When it comes to dormitories and dormitresses, one thing is certain: They’re not designed to hold you.
They’re designed to kill you.
That’s what’s happening right now in South Korea.
As the number of inmates in the country’s prisons has increased, the nation’s prisons have become overcrowded.
The result: the death toll in South Korean prisons has jumped from about 500 a year ago to about 7,000 today, according to figures compiled by the South Korean prison agency.
In April, South Korean President Moon Jae-in announced a plan to make the country one of the few in the world where the death penalty is not only possible but also widely accepted.
“It is time to give our inmates a way to escape,” Moon said.
“Inmates who escape from prison will not only be sent back to prison, they will be placed in a hospital, a sanatorium, and other facilities for rehabilitation.”
The problem is, though, that most inmates who escape aren’t going to be sent to rehabilitation.
Rather, they’ll be given the choice to either return to their normal lives, or die in prison.
And those who don’t want to go to prison can still be imprisoned, for up to five years.
But now, that option has been made even less palatable.
The country’s new law, which was passed by the countrys parliament last week, mandates that inmates will be sent for rehabilitation only if they meet certain conditions.
And while it’s not a new idea in South America, it’s one that’s made waves in the U.S. And now, it could be coming to the U, too.
The law in question, dubbed the South Korea Reforming Prisoners and New Prisoners Act (KOR-KOR) , would make the process of returning to prison much more difficult for prisoners.
According to the National Association of Criminal Defense Lawyers (NACDL), the law would make it so that prisoners who have committed crimes that warrant incarceration would be sent out for rehabilitation, but only if the crime involved violent behavior, drugs, or “other heinous” acts.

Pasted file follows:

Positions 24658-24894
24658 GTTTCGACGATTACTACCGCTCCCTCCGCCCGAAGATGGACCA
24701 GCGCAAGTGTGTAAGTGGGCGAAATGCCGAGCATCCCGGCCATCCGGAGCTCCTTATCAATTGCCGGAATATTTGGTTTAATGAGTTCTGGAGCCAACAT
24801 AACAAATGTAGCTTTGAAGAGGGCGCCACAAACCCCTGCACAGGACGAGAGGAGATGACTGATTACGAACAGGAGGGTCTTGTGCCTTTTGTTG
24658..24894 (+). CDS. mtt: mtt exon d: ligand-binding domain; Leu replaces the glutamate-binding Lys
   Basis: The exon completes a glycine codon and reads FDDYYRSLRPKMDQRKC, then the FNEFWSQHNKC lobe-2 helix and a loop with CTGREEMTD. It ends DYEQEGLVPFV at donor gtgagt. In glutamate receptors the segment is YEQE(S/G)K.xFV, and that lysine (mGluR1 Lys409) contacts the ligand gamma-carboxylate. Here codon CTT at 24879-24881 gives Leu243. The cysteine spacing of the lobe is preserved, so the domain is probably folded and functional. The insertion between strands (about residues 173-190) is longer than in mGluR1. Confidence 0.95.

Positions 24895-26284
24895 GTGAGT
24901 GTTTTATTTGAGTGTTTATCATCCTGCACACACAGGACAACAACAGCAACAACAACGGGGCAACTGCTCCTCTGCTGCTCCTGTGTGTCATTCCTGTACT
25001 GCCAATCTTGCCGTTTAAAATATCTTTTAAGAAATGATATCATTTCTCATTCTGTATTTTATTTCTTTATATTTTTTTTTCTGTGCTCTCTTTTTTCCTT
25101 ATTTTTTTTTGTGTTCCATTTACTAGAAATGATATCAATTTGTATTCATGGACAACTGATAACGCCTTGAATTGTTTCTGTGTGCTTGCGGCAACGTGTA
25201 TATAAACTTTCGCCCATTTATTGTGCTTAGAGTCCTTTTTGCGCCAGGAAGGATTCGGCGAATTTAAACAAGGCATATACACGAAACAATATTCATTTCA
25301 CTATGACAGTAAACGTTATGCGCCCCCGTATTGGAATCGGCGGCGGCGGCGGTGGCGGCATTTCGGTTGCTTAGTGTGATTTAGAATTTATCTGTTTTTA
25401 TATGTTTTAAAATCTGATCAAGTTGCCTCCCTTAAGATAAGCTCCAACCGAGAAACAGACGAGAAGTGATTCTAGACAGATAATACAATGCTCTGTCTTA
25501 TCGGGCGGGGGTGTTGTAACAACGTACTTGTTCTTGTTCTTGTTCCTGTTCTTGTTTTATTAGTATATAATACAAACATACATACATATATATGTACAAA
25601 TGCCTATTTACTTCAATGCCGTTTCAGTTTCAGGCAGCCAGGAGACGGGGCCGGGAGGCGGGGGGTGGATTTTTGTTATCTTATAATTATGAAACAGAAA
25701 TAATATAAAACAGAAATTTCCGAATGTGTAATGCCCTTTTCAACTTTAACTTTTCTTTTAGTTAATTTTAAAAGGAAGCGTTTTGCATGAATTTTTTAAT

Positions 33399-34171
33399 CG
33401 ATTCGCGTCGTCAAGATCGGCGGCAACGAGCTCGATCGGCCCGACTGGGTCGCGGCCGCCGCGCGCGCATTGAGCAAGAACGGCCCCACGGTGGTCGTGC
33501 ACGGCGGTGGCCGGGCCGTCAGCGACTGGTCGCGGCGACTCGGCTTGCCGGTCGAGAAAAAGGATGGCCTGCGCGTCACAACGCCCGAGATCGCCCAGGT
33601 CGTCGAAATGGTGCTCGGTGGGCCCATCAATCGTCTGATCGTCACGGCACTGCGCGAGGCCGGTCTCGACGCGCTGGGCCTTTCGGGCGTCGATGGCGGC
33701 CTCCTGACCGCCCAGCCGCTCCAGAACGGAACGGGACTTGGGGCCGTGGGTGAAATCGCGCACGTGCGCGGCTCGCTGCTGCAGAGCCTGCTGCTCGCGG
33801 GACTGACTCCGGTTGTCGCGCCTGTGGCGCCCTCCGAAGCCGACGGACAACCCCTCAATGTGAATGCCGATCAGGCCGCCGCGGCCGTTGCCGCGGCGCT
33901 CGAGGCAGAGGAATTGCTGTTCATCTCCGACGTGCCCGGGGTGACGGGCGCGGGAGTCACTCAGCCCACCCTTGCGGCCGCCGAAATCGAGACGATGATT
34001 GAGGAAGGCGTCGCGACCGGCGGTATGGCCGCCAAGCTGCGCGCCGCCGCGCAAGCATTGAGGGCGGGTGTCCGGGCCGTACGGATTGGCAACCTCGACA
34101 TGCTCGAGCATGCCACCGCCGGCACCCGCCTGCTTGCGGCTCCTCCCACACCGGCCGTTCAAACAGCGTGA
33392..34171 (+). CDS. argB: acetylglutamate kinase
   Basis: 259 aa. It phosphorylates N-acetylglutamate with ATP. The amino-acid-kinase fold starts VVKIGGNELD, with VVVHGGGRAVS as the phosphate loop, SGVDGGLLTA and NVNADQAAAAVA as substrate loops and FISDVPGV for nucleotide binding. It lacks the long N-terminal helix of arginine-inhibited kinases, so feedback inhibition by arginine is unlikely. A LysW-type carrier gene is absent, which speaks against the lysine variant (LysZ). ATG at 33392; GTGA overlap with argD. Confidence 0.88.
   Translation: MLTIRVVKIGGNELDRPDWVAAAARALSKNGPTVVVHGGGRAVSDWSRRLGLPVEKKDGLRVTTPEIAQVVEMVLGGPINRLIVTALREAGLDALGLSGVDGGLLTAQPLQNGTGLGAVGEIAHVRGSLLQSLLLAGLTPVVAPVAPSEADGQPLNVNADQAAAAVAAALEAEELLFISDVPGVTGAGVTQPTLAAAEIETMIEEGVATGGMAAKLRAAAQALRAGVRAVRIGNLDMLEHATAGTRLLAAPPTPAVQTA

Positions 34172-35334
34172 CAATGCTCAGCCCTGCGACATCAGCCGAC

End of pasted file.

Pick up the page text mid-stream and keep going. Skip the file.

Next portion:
This would be particularly problematic in prisons like the one that holds Dokdo, a prison for people convicted of drug trafficking.
The bill, as it currently stands, only allows prisoners who are convicted of murder to be returned to prison for five years and only if there’s evidence of the crime.
“The reason they’re going to prison is that the sentence will be the maximum,” says Paul T. Gage, an assistant professor of law at the University of Southern California.
“So if a prisoner had committed a murder and the defendant has no physical evidence, they can be sent on trial, but they can’t get a new trial.”
The law is so restrictive that the NACDL has filed a lawsuit challenging the law.
In the wake of the law’s passage, the group has called for the release of all the inmates who have been sent to prison to allow them to be rehabilitated.
But the law is currently stalled in South Koryo, which is the Korean Peninsula’s only South Korean state, where the Constitutional Court has not yet ruled on the constitutionality of the legislation.
In fact, the courts have so far upheld the law, ruling that it does not violate the rights of inmates to liberty and fundamental freedoms.
But that ruling will be revisited at the Constitutional Constitutional Court next week.
“We’re not talking about a court that’s going to say, ‘Okay, okay, we like this, we can do it, we’re going ahead with this,'” Gage says.
“But if they do that, it will have a chilling effect on people like Dokdok, who are not going to get an opportunity to do this and do it effectively.”
The only way to change this, Gage believes, is for the U to join the cause.
“You could imagine, in the very near future, having the Constitutional Courts overturn the law and saying, ‘Hey, look, we want to make sure that the people who are sent to jail for violent offenses are also given a chance to do things that would help them rebuild their lives,’ ” Gage adds.
“Then, maybe, just maybe, we’d see a change.”
The U.K. also recently passed its own version of the KOR-T.
Called the United Kingdom Reforming Proportionality of Sentences for Serious Crime Act (UKR-T), it was passed last year by the U-K.
Parliament, and will likely be passed by Parliament in the United States as well.
But even with that legislation, Gaged believes that it won’t make much of a difference in South Koreas prisons.
“I think it’s going too far,” he says.
Gages, however, has some other ideas.
He thinks that the law will allow the government to focus on the rehabilitation